It makes sense for the industry to promote, and practise, financial rectitude. The core element is trust. Policies are sold in anticipation of performance. The assumptions made are, understandably, presented in a positive light. History has generally confirmed that performance has matched, even exceeded, the basis of assumption. Nevertheless, the regulatory authorities demand that these assumptions represent a spread of risk.

This is scarcely objectionable. First, it warns the prospective policy-holder that performance goes down as well as up. Second, it puts the brake on any untoward optimism in sales material. Third, it creates something of a level playing-field. Customers need to be able to make intelligent choices, comparing the achieved performance of the individual insurers, not their vaunted claims.

However, there remains the key question of how far salesforces can be left to their own devices. As several thousand of them have been suspended from active duty pending further training, it might seem that the case for regulation of their sales behaviour is proven.

Whether the regulatory system should be self-managed or statutory is the latest battleground.

The debate on this point will run and run, but what is undeniable is that the need for regulation is a direct product of the way the sector rewards and trains its sales people. Commission will have to go, or be relegated to a modest top-up reward. To do anything else is to ensure closer regulation.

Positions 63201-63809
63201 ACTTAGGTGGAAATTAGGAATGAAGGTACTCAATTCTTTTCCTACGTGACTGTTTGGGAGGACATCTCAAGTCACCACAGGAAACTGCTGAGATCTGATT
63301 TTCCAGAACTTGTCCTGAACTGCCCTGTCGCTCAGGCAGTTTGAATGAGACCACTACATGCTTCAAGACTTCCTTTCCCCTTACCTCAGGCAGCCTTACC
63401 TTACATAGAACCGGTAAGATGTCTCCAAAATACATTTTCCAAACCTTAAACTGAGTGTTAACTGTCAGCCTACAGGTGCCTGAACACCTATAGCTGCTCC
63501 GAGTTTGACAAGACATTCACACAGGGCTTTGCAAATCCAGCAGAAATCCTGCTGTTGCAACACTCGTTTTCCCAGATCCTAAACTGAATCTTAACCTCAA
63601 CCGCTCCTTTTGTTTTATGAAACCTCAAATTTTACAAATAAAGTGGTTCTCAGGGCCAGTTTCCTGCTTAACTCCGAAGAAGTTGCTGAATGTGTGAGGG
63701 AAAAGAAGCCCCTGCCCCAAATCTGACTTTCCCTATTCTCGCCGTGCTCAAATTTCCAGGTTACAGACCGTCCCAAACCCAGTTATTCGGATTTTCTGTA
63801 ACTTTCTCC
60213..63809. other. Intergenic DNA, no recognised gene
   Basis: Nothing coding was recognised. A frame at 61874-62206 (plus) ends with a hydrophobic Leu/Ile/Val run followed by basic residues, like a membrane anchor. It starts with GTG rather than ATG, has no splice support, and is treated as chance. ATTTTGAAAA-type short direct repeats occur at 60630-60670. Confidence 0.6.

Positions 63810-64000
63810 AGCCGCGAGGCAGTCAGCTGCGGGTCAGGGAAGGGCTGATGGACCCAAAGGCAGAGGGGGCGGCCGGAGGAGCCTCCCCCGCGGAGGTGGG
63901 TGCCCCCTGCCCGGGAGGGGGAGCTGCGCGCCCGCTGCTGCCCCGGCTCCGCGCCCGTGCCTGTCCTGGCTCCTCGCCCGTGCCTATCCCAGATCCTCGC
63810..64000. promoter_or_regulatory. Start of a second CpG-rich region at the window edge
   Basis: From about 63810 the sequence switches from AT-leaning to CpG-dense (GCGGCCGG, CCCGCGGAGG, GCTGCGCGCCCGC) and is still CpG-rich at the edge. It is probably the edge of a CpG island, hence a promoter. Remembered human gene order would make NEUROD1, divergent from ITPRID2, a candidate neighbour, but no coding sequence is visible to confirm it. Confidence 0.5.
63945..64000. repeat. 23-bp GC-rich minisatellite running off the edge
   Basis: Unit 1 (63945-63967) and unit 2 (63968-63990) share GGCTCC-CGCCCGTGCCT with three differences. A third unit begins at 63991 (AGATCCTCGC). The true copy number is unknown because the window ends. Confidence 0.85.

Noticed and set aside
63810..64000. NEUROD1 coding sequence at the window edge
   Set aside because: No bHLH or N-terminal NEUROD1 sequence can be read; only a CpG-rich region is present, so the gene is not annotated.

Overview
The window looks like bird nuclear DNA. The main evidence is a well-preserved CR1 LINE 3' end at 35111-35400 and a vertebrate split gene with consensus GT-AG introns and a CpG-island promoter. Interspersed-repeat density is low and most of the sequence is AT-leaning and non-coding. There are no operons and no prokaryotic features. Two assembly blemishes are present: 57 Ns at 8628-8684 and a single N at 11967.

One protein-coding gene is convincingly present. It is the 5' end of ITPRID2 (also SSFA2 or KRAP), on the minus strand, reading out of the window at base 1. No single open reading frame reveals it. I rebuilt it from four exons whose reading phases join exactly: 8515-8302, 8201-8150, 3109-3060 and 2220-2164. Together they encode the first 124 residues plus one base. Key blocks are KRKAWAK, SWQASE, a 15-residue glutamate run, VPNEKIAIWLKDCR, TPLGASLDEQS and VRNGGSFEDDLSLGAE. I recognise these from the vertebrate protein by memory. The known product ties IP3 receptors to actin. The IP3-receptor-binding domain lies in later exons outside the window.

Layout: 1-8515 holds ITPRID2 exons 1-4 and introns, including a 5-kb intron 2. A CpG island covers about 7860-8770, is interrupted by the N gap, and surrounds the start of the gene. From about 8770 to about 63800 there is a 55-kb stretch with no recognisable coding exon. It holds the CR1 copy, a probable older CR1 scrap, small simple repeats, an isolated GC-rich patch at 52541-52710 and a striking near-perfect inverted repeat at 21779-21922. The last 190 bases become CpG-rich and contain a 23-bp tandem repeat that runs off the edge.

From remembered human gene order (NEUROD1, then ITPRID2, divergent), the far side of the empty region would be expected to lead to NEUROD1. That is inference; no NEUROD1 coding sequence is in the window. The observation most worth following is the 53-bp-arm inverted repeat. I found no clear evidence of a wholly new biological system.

Many training systems make use of distance-learning materials. But distance-learning requires self-motivation. Anyone who has tried to learn a language this way knows that the pain barrier is reached after only a few 'lessons'. Given the tiny earnings of many trainees, motivation for learning is, unsurprisingly, elusive.

The problems of training, commission and regulation - let alone the impending crisis in state provision of pensions - demands reassessment. Otherwise, the sector will remain in strategic crisis - a situation incompatible with the UK's aim to stay at the forefront of global financial systems.

The author is marketing director at Sundridge Park Management Centre.

Start your day with The Independent, sign up for daily news emails
Voices
Barn owls are among species that could be affected
charity appeal
News
Sarah Silverman (middle) with sister Reform Rabbi Susan Silverman (right) and sister actress Laura Silverman (left) at Jerusalem's Western Wall for feminist Hanuka candle-lighting ceremony